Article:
Face Value

Reviewed by Stephanie L. Lu

These two books are both works of historical fiction, taking us to moments in the nineteenth century when the violence of labour exploitation, resource extraction, and colonialism left impacts that are still felt today. Yee, an accomplished archivist and children’s author, sets his first book for adults along the Canadian Pacific Railway in 1881-1885, showing us narrow “throat[s] of rock where the river rushe[s] in a breathless gulp toward the coast, the ocean, and China”; tunnels as “black as midnight mud,” where each aching hammer-blow “rebound[s] with a shudder” and the air is “acrid” with the smell of explosives; and crowded cookhouses, where men smoke and gamble, “the cook splashe[s] food into a wok and rake[s] it with a metal scoop,” and “the helper chop[s] meat cake, a meditating monk drumming with two cleavers.” Carmain’s award-winning first novel, recently translated from the French by Rhonda Mullins, takes us to warm nights on the Chincha Islands of Peru in 1862-1866, “filled with chirping and the lapping of waves,” and into the consciousness of a Spanish sailor, who—after falling in love with a Peruvian woman—experiences the naval conflict as a dreamlike dance, where ships “square off against each other . . . salute . . . [and] eventually disperse and fill with smoke,” twirling like “floating cauliflowers.” Both of these stories are concerned with value, in all senses of the word: economic worth, national honour, personal dignity, and the value the individual heart places on love.

Yee mines the ironic potential of words such as “superior man” and “vermin” in order to describe the painful paradox experienced by early Chinese migrants to Canada: valued as economic units for their labour, yet marginalized and despised as material beings. The first-person narrator, Yang Hok, dreams of one day returning to his village with gold earrings for his grandmother and younger sister, so that Grandmother will make “old-fire soups” for him again and “scrap[e] wax from [his] ears.” But his first paycheck amounts to only $6.73 for twenty-six days of deadly, backbreaking work, two-thirds of the promised wages having been deducted for food and other necessities. He fears that he will be “fragrant”—dead—before he can ever earn enough money to be honourable. In despair, the men bring their loneliness to the brothel, rowdy “like schoolboys at end of term.” As Yang Hok witnesses the “vermin”—former coolies too poor to return to China—nap in back alleys and “scuttle” for shelter in Victoria’s Chinatown; as he participates in makeshift ceremonies for men who died without any relatives nearby to properly bury them; as he remembers that the ones who did make it back to China “never talked about life abroad,” instead “squat[ting] in the market” joining “the tail end of conversations,” he convinces himself that his fate will be different. Before his youth is over, he will return with honour and establish a family. His honour is tested in a different way than he imagines, however, when a forgotten lover appears with a half-Chinese, half-Native child that she claims was fathered by him. Yang Hok’s journey to return the child to the mother’s community over the course of the book leads him deep into the question of what it means to be a “superior man.”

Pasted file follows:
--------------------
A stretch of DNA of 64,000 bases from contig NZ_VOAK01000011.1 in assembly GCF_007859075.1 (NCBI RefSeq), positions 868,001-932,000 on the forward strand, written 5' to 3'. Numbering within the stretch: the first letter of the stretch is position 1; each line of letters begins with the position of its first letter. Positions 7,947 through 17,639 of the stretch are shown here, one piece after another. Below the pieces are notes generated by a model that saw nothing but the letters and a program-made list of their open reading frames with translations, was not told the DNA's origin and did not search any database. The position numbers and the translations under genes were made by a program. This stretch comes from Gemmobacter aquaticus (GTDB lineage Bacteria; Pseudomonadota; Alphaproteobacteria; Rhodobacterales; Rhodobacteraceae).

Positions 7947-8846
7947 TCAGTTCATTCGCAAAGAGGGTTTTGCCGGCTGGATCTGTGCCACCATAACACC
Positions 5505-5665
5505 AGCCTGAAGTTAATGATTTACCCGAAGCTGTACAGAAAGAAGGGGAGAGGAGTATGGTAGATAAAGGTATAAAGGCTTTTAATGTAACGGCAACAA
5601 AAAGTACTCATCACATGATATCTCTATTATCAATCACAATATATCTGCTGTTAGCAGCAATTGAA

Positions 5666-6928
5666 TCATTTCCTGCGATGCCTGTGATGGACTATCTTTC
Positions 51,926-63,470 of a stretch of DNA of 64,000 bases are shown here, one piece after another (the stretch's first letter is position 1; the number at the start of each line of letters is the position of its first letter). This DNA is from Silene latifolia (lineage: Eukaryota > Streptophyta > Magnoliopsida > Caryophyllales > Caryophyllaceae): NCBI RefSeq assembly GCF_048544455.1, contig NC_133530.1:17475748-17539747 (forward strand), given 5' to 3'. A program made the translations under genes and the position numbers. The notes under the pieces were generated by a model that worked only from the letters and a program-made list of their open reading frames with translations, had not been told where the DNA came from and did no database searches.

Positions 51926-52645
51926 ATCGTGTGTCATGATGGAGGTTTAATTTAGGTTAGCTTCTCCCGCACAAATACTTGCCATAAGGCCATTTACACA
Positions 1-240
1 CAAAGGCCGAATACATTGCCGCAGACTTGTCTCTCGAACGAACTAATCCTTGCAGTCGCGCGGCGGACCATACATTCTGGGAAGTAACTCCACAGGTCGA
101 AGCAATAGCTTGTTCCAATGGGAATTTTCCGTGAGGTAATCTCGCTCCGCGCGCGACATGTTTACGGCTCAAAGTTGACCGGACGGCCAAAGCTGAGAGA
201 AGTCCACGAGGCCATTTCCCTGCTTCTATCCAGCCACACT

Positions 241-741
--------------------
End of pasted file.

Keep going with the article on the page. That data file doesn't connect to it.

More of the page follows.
Carmain’s novel takes its title from a scene where Simón, the young Spanish sailor, goes to his admiral for help in understanding why Spain is bothering to occupy the Chincha Islands of Peru. The admiral responds by taking him to a fountain whose water has stopped flowing. He runs his finger along its dusty border; instantly, the finger turns grey as though it had “rotted.” He commands Simón to smell it. Unable to smell anything, Simón asks: “What is it?” It is shit. Guano—the excrement of seabirds, prized for its high economic value as a fertilizer, but completely without any personal value. Throughout the book, the bodies of ordinary people are compared to those of seabirds, mere organic matter in the minds of higher-ups, valuable only in terms of money and national honour. Isabelle II’s minions are described in a way that is almost absurdist, “wearing frogged uniforms with épaulettes so broad they tempt the pigeons, the men all cinched and strapped in, making either chests or paunches more prominent, depending on the regimen.” But for Simón, the seabirds are beautiful, so beautiful they are unreachable. Sometimes he sees the face of his Peruvian lover “between two waves, a sort of apparition floating on the surface of the water with hair of algae. Talk to me, sing. But she moved silently, her image broke apart, disappeared in a waltz of sails. . . . Perhaps it was just a seagull.”

It is difficult to make art out of the experiences of bachelor-men whose daily lives were so marked by dirt, drudgery, and death, yet this is what both Yee and Carmain manage to do. Yee renders the Chinese cusswords of Yang Hok’s vocabulary in a way that is poetic, even humorous. “Turtle-head boss” and “oily mouth” are a few delightful examples. Carmain’s technique is just as effective: by focusing on the romantic musings of a boy who truly has a poetic soul, he is able to show us the violence of war through the rainbow refractions of a dream.

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